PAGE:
This three year gap between being drafted and signed by the Canadiens was more than just a professional hardship for Naslund. With a young family to support, financial problems started to seep into Naslund’s life. Even though he was arguably the top player in the Swedish Elite League, the salary was not a lucrative one. So in order to make ends meet during this three year period, Mats Naslund worked 30 to 40 hours a week as a carpenter, in addition to playing in the Swedish Elite League.
“I was upset because they (the Canadiens) didn’t bring me over,” Naslund recalled later. “It reached the point where I talked to my lawyer a little bit about it. I wanted them to give up my draft rights because I knew there was a few other teams who were interested. But they finally decided to sign me, and I was happy about that.”
Finally, three weeks before the 1982 World Championships, Mats Naslund became a Montreal Canadien, signing a three year contract with the team, and becoming the first European trained player to suit up for the Canadiens.
But why the three year wait between being drafted by the Canadiens, and being signed by the Canadiens?
Apparently, the Canadiens wanted to sign Naslund at the conclusion of the 1980 Olympics, but Mats demurred. Feeling he wasn’t yet ready to play in the NHL. In 1981 Mats was unable to participate for Sweden in the Canada Cup after tearing his ACL while playing badminton. The injury gave Montreal another reason to hold off on his signing.
Another reason that the Canadiens were slow to sign Naslund came from the conflicting reports that had been filed about Naslund from their own scouting department. One of the main factors in the initial drafting of Naslund had been the report filed by Habs super scout Ron Caron, who saw similarities between Naslund and two Canadiens greats, Henri Richard and Yvan Cournoyer.
However, while spending time in Europe, former Canadiens goaltender Ken Dryden, did some advance scouting for the team and wrote conflicting reports about Naslund’s play. Dryden felt that Naslund wasn’t quick enough, and didn’t have the size to play in the NHL. Dryden did however; send back glowing reports to the Canadiens about Naslund’s competitiveness.
Once he reached Montreal, it didn’t take long for Mats Naslund to turn the skeptics into supporters.
In his very first game on Forum ice, a preseason game against the Philadelphia Flyers, Naslund wowed Montreal fans by recording a hat trick. On October 11th, 1982 Mats made his NHL debut against the Quebec Nordiques, two nights later against the New Jersey Devils he scored his first career goal and was named the game’s second star, and he scored again in his next game.
Mats Naslund didn’t stop scoring during his rookie season with the Canadiens. His 71 points set a record for Canadiens rookies (since tied by Kjell Dahlin), and was good for third on the team behind Guy Lafleur and Ryan Walter. Mats was also selected as the left winger on the NHL’s all rookie team.
Almost immediately upon his arrival, Naslund become one of the most popular Canadiens with the fans. A quick skater, he darted around the ice, always hustling, always giving his all. His work ethic was supplemented by a pair of fast hands that allowed him to indulge his creativeness with the puck. Mats was a clean player that never went beyond 19 penalty minutes in any season in Montreal. But most surprising and most telling was his durability, in his eight years with the Canadiens he only missed 23 games due to injury.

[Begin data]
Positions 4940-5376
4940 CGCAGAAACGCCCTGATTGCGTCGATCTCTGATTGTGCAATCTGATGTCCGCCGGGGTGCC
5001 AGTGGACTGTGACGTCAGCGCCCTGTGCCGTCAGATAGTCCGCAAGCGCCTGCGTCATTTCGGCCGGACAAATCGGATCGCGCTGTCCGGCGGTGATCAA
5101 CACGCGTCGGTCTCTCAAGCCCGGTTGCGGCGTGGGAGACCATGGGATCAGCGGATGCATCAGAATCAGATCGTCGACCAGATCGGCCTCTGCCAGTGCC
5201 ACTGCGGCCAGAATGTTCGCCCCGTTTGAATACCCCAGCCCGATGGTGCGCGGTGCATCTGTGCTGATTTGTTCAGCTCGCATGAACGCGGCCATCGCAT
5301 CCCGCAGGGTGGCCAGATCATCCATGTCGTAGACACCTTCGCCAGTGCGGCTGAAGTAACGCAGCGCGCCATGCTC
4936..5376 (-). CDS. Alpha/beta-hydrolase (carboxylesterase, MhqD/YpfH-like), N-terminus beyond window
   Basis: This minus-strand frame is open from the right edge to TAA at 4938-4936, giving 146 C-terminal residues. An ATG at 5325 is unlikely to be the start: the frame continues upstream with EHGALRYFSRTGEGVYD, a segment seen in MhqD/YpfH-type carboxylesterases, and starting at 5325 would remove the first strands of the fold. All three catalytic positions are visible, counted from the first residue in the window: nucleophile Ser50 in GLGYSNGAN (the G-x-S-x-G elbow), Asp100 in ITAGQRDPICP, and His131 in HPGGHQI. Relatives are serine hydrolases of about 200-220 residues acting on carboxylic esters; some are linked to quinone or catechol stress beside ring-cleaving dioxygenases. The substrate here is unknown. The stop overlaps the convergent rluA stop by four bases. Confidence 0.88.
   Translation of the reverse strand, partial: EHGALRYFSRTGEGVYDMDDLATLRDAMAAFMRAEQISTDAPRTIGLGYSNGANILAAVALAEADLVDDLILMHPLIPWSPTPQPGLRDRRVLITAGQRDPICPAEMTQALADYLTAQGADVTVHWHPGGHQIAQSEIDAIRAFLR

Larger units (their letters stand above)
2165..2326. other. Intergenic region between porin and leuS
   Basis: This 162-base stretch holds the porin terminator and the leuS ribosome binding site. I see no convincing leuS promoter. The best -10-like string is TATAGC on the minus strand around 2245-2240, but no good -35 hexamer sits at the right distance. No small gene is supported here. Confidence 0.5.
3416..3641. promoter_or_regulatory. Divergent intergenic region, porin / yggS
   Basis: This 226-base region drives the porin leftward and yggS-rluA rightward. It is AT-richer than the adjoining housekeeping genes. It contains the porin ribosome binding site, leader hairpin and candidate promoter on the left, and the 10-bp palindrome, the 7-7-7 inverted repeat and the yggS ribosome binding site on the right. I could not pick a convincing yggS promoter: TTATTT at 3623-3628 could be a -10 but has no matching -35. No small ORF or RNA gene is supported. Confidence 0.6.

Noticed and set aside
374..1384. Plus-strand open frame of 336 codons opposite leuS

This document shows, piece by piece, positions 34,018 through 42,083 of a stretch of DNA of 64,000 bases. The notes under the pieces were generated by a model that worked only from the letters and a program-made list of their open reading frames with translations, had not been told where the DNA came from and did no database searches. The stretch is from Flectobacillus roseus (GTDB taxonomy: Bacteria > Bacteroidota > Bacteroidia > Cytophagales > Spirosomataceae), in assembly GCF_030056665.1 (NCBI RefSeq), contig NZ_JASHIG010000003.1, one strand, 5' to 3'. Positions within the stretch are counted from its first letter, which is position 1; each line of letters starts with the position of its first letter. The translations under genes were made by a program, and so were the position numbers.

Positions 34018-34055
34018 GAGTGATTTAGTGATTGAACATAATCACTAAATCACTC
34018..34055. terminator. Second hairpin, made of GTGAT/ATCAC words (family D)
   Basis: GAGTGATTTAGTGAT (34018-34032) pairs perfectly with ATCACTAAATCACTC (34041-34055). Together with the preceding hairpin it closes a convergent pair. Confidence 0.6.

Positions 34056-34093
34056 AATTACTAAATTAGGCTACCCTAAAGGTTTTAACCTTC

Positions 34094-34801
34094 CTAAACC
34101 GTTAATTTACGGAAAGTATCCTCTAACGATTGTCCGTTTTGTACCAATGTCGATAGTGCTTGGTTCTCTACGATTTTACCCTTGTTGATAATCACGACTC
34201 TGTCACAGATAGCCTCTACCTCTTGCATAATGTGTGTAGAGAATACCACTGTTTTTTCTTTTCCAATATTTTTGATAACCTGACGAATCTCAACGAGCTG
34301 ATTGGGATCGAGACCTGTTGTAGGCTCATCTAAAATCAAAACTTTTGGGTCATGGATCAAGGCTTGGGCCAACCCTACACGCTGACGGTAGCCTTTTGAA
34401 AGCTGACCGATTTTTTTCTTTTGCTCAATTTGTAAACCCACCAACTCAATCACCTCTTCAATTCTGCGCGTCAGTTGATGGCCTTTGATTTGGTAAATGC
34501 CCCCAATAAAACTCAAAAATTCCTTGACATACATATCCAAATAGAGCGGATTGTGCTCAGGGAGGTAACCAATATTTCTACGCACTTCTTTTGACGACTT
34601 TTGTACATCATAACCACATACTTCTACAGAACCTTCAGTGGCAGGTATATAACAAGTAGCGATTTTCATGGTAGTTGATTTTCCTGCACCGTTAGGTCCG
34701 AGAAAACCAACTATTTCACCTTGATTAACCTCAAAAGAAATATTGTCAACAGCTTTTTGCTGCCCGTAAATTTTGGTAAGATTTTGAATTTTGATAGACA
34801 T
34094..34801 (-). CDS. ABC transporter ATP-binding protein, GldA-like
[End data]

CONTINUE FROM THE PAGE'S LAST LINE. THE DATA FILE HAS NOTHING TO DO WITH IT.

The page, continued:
Mats Naslund was driven by a desire to prove that he could exceed in the NHL, and furthermore dispel the notions of Swedish players not being tough enough to survive the rigors of playing in the NHL.
And while Mats made the adjustment from the Swedish Elite League to the NHL with relative ease, there were concerns about his young family’s ability to make the transfer to living in Montreal. The families fears were eased considerably by Canadiens captain Bob Gainey and his wife Cathy. The Gainey’s helped Naslund and his family secure housing as well as a family doctor. This show of support allowed Mats to focus his energies on the task of playing hockey.
After the Canadiens first round playoff loss to the Buffalo Sabers, Naslund was once again able to suit up for team Sweden at the World Championship’s, leading them to a fourth place finish.
The 1983-84 season would be a turning point for Naslund. On October 28th, 1983 the Canadiens acquired center Bobby Smith from the Minnesota North Stars. The duo of Smith and Naslund became two-thirds of Montreal’s top offensive line for the rest of decade. Mats also achieved a significant personal milestone when he participated in his first NHL all star game in 1984.
After seeing his point total for the season dip to 64 during the season, Mats more than made up for it in the 1984 playoffs, leading the Canadiens in scoring with 14 points in 15 games, as the Canadiens came within two games of playing in the Stanley Cup finals. This playoff year would mark the first of four consecutive years that Naslund would lead the Canadiens in playoff scoring.
Mats Naslund had finally arrived.
On November 24th, 1984 Guy Lafleur played his last game for the Montreal Canadiens. The mantle of being the Canadiens top offensive player has officially been passed to Naslund.
Naslund responded by leading the Canadiens in points for the next four seasons. Despite his 42 goals, the season ended in disappointment for Mats as the Canadiens were eliminated by their hated rivals, the Quebec Nordiques in the Adams Division finals.